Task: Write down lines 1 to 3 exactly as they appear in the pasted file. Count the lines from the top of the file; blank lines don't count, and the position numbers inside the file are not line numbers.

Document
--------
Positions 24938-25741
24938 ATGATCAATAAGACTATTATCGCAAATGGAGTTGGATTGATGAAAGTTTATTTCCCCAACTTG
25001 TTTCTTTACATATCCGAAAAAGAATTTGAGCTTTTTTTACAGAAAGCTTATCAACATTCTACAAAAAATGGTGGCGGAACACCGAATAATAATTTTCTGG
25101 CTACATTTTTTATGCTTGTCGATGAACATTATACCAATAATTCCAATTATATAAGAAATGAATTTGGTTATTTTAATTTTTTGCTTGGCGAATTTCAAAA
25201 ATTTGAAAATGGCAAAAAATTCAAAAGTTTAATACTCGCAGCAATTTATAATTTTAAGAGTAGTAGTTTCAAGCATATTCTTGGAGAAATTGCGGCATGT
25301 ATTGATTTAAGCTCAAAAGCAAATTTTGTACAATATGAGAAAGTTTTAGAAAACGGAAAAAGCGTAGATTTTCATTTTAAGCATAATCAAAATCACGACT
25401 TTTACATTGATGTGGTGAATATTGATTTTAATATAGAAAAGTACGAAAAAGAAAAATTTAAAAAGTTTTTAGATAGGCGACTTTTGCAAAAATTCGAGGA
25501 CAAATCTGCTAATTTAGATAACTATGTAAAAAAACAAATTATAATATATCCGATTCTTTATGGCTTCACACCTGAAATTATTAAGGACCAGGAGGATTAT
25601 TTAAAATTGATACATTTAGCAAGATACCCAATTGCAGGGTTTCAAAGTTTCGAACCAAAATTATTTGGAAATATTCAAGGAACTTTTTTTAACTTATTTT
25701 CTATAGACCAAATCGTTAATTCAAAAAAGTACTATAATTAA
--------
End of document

Positions 24938-25741
24938 ATGATCAATAAGACTATTATCGCAAATGGAGTTGGATTGATGAAAGTTTATTTCCCCAACTTG
25001 TTTCTTTACATATCCGAAAAAGAATTTGAGCTTTTTTTACAGAAAGCTTATCAACATTCTACAAAAAATGGTGGCGGAACACCGAATAATAATTTTCTGG